tagged w/ Bill Ritter
A standoff in the House over eliminating tax breaks for a slew of items ranging from software to soft drinks lasted late into the night Friday.
After eight hours of debate, the House had given initial approval to eight bills eliminating sales-tax exemptions. The House must approve the bills once more before they can move to the Senate.
Gov. Bill Ritter, a Democrat, wants to eliminate or suspend 13 tax exemptions and credits to generate somewhere between $125 million and $140 million for the 2010-11 fiscal year that begins in July. He also wants to speed up the expiration date for seven of the tax exemptions to March 1 in order to generate $18 million to help balance the budget in the current fiscal year.
http://www.denverpost.com/ci_14298635A standoff in the House over eliminating tax breaks for a slew of items ranging from... more
President Barack Obama on Friday stood behind Stephanie Villafuerte, his nominee for Colorado U.S. attorney, while state Republicans called for her to either withdraw her nomination or answer questions about whether she may have acted inappropriately during the 2006 gubernatorial campaign.
Villafuerte, currently Gov. Bill Ritter's deputy chief of staff, has refused to explain what types of conversations she had with representatives from the Denver district attorney's office in the days before and after a restricted federal database was accessed, perhaps for political purposes.President Barack Obama on Friday stood behind Stephanie Villafuerte, his nominee for... more
Western Slope politicians and organizations are hoping that battles over the state budget don't boil down to a rural-urban divide.
If that happens, rural communities have more to lose, said state Sen. Al White, R-Hayden, a member of the Legislature's Joint Budget Committee.Western Slope politicians and organizations are hoping that battles over the state... more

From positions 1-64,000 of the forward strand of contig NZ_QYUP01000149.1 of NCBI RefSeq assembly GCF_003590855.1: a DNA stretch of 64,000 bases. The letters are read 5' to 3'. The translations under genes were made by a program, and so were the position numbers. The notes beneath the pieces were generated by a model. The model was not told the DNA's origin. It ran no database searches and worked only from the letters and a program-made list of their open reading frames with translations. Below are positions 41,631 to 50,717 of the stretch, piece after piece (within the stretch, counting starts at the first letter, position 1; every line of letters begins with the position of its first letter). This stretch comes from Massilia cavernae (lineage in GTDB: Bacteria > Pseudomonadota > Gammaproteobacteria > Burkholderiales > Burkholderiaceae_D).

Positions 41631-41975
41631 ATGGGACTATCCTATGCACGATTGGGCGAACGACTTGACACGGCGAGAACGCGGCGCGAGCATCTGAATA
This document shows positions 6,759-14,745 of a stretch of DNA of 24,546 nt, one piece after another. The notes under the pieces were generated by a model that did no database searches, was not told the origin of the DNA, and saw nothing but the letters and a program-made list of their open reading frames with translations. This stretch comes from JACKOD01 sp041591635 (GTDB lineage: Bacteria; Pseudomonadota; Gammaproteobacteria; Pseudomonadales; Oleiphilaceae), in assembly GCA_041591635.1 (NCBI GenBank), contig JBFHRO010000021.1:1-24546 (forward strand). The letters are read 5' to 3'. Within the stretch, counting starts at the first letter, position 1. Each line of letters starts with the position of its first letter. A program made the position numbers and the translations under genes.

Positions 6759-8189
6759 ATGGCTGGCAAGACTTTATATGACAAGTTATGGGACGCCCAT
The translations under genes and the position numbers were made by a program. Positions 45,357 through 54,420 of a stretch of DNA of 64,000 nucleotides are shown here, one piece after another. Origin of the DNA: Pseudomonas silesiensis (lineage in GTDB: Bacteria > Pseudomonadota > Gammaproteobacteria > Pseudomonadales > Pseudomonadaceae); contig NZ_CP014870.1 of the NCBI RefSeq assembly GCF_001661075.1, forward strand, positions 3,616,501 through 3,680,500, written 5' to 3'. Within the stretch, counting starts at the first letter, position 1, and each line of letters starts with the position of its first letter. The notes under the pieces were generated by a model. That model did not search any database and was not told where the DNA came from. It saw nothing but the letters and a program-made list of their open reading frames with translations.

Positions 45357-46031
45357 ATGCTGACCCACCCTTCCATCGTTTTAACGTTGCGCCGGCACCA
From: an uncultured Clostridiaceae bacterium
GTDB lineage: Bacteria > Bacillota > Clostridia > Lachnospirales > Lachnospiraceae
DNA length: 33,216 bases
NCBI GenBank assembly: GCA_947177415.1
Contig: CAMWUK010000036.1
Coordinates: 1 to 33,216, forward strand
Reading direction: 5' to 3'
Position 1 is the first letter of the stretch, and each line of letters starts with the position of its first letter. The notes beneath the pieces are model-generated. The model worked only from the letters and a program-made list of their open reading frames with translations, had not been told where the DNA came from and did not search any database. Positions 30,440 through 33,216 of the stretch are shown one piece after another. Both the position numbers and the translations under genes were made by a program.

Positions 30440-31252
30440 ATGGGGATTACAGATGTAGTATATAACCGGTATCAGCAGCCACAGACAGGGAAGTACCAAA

From the article...>The Colorado House of Representatives has voted by the narrowest of margins to abolish the death penalty, using the savings to fund cold case investigations.
The measure must still pass the state Senate, The Denver Post reported Wednesday. Gov. Bill Ritter, a Democrat and former prosecutor, has not said he would sign it.
Rep. Edward Vigil, a Democrat, cast the vote Tuesday that put the bill over the top 33-32. He delayed almost a minute before deciding to approve the measure.
"Hopefully this will make us a better society in Colorado by not having a death penalty, though I have my reservations," Vigil said, explaining his vote.
Since the U.S. Supreme Court upheld the death penalty in 1976 while throwing out all existing laws, the majority of states have passed new legislation. Only one, New Jersey, has repealed its capital punishment law.
House Majority Leader Paul Weissmann, a Democrat, argued that Colorado has executed only one person under its modern death penalty law while spending millions of dollars on appeals. Opponents of repeal argued that some crimes are so heinous that death is the only option.
If you feel strongly one way or another, contact Colorado elected officials:
http://www.colorado.gov/cs/Satellite/CO-Portal/CXP/1165693060260From the article...>The Colorado House of Representatives has voted by the... more